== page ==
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We’re Like, So Mature

I watched Closer
and what a pile of pretentious shit that movie is. There were
occasional nice moments but overall the movie was screaming “THIS IS A

The movie reminded me of We Don’t Live Here Anymore
in the way it tries WAY too hard to seem adult and complicated and
therefore just announces itself as adult and complicated without really
having the substance. The most ridiculous moment: Natalie Portman
turning away to look out the window after acknowledging that she heard
her boyfriend Jude Law hitting on Julia Roberts, then turning back and,
with a tear running down her face, asks Julia to take her picture. Oh
how meaningful (spit). Then the picture of course becomes part of
Julia’s exhibit and becomes famous. (vomit.)

Plus, what woman anywhere, ever, for any reason, would ever leave Clive Owen? For smarmy Jude Law, no less. I mean, seriously.

But as I said there were some nice things about it. I liked that Clive
Owens was set up as the brutish former working-class doctor who is
oriented toward the concrete and physical world, to contrast with Jude
Law’s arty dreamy romantic writer-type guy (who I wanted to punch the
entire time, and not just becaues he’s Jude Law), and that Jude Law’s
type was shown to be the true brute, as most romantic arty men are
(spit). One good line–Jude is confronting Clive in his doctor’s office
and is going on about his heart, and Clive jumps up and yells “What do
you know about the human heart? Have you ever seen a human heart? It
looks like a fist wrapped in blood.”

But the film didn’t live up to its potential. It tried too hard and was
too impressed with itself. It had zero subtlety. And it had three of
the most annoying actors in Hollywood as its co-leads (Jude Law,
Natalie Portman, Julia Roberts). I wish they had all committed suicide
and ended their suffering–and mine. And leave lovely Clive free to
find less pretentious, self-absorbed assholes to hang out with.

And, finally, if you want to see the way a film about “mature” and
“complicated” relationships is done well, see Andrew Bujalski’s Mutual Appreciation.

10 Responses to “We’re Like, So Mature”

  1. Chuck
    July 7th, 2005 | 3:12 pm

    Weird. I initially wrote a glowing review of this film, but now I’m inclined to agree with yours. The film was pretentious, for sure, and Jude Law, in particular, seemed almost completely unlikebale, especially compared to Clive Owen who deserved much better.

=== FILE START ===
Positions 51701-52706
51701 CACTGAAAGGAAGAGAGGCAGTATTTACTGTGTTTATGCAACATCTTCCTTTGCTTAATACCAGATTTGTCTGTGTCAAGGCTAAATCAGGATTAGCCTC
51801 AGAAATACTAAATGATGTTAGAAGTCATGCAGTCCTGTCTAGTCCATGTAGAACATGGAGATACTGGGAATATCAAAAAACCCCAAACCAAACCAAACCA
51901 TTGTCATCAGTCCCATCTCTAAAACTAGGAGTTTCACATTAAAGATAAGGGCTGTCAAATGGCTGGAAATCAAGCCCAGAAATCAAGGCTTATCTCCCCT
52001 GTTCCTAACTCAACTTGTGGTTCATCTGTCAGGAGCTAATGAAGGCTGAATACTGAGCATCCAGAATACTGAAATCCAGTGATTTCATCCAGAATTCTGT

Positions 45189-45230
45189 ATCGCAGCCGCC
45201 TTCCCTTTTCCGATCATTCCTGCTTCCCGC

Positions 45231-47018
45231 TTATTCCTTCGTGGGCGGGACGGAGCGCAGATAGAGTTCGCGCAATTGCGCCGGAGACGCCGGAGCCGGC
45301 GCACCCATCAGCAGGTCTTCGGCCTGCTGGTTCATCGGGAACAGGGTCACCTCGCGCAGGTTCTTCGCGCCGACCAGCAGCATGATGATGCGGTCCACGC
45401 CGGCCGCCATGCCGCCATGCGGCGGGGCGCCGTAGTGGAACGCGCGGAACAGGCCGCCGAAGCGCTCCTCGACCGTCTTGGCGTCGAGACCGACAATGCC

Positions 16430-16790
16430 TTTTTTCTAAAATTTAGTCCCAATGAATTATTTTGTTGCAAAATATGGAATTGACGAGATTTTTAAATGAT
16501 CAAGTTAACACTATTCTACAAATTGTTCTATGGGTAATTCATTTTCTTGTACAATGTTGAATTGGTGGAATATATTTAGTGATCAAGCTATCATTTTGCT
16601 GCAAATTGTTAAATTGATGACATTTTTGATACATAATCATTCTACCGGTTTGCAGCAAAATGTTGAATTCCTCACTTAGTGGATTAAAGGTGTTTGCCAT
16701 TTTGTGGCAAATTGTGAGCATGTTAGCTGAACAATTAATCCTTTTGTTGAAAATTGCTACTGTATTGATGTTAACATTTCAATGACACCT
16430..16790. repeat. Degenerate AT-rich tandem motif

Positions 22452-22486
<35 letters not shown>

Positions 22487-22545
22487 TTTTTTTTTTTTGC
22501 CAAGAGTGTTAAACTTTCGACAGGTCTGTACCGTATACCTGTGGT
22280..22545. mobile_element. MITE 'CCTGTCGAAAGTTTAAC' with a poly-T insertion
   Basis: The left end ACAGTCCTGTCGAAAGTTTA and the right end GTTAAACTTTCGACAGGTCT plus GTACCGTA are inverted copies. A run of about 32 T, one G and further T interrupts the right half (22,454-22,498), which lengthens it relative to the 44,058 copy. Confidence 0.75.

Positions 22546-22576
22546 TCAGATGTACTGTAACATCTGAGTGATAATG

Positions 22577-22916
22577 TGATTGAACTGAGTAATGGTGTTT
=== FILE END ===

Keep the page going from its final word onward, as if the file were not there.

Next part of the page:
2. cynthia rockwell
    July 7th, 2005 | 3:51 pm

    i’m glad i could win you over from the dark side! i read your review and one of the commenters noted that he liked the dialogue becuase ‘every line has meaning’–that’s exactly what i hate about it. people don’t talk that way. it’s personal preference though, i just prefer more realistic dialogue. especially in a film that thinks it’s being so “real,” but is actually completely transparently contrived.

  3. snjoseph
    July 7th, 2005 | 4:39 pm

    I loved Clive Owen’s work in Privateer 2: The Darkening!

  4. snjoseph
    July 7th, 2005 | 4:40 pm

    I loved Clive Owen’s work in Privateer 2: The Darkening!

  5. snjoseph
    July 7th, 2005 | 4:40 pm

    I loved Clive Owen’s work in Privateer 2: The Darkening!

  6. snjoseph
    July 7th, 2005 | 4:40 pm

    I loved Clive Owen’s work in Privateer 2: The Darkening!

  7. snjoseph
    July 7th, 2005 | 4:43 pm

    I loved Clive Owen’s work in Privateer 2: The Darkening!

  8. cynthia rockwell
    July 8th, 2005 | 9:57 am

    wow, i can see that you do.

    did you actually see it?

  9. snjoseph
    July 8th, 2005 | 11:40 am

    Er, sorry about all the comments. Your, ah, “unique” blog software shares some (ie, all) of the blame.

    As far as Privateer 2 goes, not only did I see it, I played it. It’s a video game!

  10. dvd
    July 9th, 2005 | 12:39 am

    I liked Closer – it was pretty refreshing to see what Nichols did to the play, about which I pretty much felt the way you feel about the film. I also really liked the whole cast – and Julia Roberts more than anyone else, but I think I’m in the minority there.

    One other thing that helped my viewing, I think, was that I really didn’t look at it as being ‘real’ – because it most definitely isn’t.